In the early 1980s, Bobby Thomson was the bad boy of Scottish football, a controversial figure who created football headlines for all the wrong reasons.
A maverick with a self- destructive streak to match, Thomson appeared impervious to discipline and his uncompromising style earned him a fearsome reputation.
The man with a fiery temper and unpredictable behaviour was made an example of by the authorities and received a mammoth seven-month ban after an altercation with a linesman during a Hibs match against St Johnstone in 1983.
Now, the 56-year-old care worker is simply a proud father, watching from the sidelines as daughter Hollie prepares for a new season with Hibernian Ladies. The pair are the only father and daughter to have represent the club at senior level.
Signed from Middlesbrough by Pat Stanton in 1982, he played 78 games for Hibs, his last game the New Year derby against Hearts in 1985. He said: “I loved it at Hibs and I was ready to sign a new contract with them that would’ve taken me to the end of my career. The manager wanted me to sign but he was soon sacked and John Blackley took over.
“John and I never saw eye-to-eye. I knew it was time to move on because there will only ever be one winner when a player and manager don’t get on.
“Nonetheless I loved my time with Hibs and I couldn’t be happier than to see Hollie pulling on that famous shirt. Not many fathers can say their daughters have gone on to play for the same team they did, so it’s a terrific honour for us both.”
Hollie was too young to have witnessed Bobby playing at his peak, however, even from a tender age she wanted nothing more than to be a footballer like her father. Refusing to let the old stereotypes of woman’s football stand in her way, Hollie proved time and again that she was a match for the boys she played against.
Bobby recalled: “Hollie has been football crazy from the day she was born and has only ever wanted to be a football player. She would be out from morning-to-night kicking the ball about, working on her skills by hitting it off a wall and controlling it. I never really gave her any advice because she’s such a strong character and was determined to do it all on her own.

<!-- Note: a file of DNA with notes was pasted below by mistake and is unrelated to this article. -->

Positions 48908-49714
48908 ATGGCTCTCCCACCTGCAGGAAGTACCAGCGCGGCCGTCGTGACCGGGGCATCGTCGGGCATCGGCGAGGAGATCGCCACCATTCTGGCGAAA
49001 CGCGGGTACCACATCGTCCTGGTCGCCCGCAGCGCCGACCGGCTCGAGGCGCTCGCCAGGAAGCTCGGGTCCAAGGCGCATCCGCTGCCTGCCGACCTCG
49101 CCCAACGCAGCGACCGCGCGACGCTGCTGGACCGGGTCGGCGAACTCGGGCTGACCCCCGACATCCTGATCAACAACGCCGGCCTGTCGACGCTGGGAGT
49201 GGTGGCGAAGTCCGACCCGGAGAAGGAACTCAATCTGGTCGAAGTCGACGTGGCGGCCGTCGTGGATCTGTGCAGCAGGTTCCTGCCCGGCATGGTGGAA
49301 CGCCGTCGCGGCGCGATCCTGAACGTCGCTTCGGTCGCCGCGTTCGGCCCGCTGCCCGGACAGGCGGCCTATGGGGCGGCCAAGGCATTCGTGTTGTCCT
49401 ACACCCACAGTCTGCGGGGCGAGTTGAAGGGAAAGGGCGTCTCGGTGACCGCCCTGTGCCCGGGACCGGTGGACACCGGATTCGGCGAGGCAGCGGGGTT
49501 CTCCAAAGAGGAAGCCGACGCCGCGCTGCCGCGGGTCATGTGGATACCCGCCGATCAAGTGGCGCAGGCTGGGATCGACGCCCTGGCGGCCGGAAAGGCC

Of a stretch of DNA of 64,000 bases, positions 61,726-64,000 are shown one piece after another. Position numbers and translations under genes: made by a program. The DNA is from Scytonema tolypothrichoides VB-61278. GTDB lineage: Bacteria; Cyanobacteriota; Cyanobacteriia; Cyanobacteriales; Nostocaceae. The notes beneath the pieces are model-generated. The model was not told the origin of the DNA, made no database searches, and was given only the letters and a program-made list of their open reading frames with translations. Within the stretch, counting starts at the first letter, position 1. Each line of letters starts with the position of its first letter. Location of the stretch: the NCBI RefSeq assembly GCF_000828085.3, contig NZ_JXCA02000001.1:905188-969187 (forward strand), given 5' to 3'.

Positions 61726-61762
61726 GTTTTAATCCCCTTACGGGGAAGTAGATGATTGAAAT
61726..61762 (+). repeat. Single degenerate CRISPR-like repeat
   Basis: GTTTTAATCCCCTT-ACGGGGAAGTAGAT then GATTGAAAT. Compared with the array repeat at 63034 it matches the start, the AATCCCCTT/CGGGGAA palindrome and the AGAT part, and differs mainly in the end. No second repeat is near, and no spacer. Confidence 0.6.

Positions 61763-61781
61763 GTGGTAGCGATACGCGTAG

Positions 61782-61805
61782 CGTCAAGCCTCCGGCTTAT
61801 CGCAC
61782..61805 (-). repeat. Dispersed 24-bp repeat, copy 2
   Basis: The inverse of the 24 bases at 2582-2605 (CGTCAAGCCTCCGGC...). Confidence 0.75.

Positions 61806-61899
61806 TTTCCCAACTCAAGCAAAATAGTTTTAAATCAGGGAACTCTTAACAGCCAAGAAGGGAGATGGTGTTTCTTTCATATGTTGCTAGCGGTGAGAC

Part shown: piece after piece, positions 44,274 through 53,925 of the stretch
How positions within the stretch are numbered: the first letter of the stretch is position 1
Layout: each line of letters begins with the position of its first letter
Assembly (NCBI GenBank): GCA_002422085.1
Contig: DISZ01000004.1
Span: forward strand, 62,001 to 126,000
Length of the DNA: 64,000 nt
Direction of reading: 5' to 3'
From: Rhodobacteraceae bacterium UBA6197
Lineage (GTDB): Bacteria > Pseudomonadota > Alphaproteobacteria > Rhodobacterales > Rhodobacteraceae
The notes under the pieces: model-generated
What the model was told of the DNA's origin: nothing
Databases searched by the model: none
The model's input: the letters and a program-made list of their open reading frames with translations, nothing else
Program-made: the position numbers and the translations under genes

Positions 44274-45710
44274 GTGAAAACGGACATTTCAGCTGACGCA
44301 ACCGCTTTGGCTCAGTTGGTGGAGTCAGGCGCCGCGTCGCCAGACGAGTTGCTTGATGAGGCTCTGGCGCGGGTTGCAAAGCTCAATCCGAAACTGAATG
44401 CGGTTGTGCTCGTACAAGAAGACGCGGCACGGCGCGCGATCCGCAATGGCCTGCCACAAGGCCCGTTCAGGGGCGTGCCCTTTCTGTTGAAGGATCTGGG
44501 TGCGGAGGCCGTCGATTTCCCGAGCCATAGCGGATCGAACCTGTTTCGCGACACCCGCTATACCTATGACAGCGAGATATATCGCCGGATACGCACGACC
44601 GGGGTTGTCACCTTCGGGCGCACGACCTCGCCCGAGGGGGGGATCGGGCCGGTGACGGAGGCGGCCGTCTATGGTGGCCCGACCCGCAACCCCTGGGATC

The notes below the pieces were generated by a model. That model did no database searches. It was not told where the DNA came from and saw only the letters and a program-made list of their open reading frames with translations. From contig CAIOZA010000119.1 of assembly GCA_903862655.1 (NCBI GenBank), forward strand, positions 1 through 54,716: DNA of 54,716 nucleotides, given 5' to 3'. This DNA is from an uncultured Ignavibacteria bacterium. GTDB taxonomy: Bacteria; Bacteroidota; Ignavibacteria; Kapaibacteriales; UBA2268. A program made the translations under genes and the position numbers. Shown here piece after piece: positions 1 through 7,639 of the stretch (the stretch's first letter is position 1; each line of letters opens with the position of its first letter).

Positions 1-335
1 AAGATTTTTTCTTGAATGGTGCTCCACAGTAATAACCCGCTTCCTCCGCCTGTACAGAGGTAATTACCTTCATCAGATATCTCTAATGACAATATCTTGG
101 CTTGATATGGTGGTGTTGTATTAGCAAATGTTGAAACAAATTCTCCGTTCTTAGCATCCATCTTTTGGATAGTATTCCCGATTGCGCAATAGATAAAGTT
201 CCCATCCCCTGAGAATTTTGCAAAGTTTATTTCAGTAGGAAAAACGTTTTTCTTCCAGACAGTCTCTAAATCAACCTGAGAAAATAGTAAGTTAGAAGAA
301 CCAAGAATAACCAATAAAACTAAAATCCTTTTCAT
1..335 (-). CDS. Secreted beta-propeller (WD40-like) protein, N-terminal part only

“When we would go down the park and watch the boys playing she would tell me that she was as good as them, and she was. Hollie would join in and play with anyone such was her love for the game and I’m very proud of what she has achieved in the women’s game.
“She still plays with the same enthusiasm that she had at eight or nine and that’s key.”
Hollie’s story follows a similar path to a lot of girls with a love of the beautiful game. At ten she was informed she could no longer play with the boys and would have to find a girl’s team if she wanted to continue in the game.
She quickly attracted the attention of some big clubs and had spells with Blackpool, Blackburn Rovers, Burnley, Everton and Hamilton Academical before joining Hibs in 2008. The 25-year-old midfielder has won nine Scotland caps and said: “I always strive to get better and when Hibs asked me to join I didn’t think twice about it. Hibernian is a big and very successful club and I wanted to be part of that.
“This is my fourth year with the club and it has been fantastic to be part of it all, challenging for cups and league titles every year.
“The aim is for more women’s teams to become professional, not just in Scotland, but all around the world because, in my opinion, some of the women are equally as gifted as the men.”
Hibs Ladies kick off their season this weekend, away to Celtic on Sunday, in the first round of the Premier League Cup.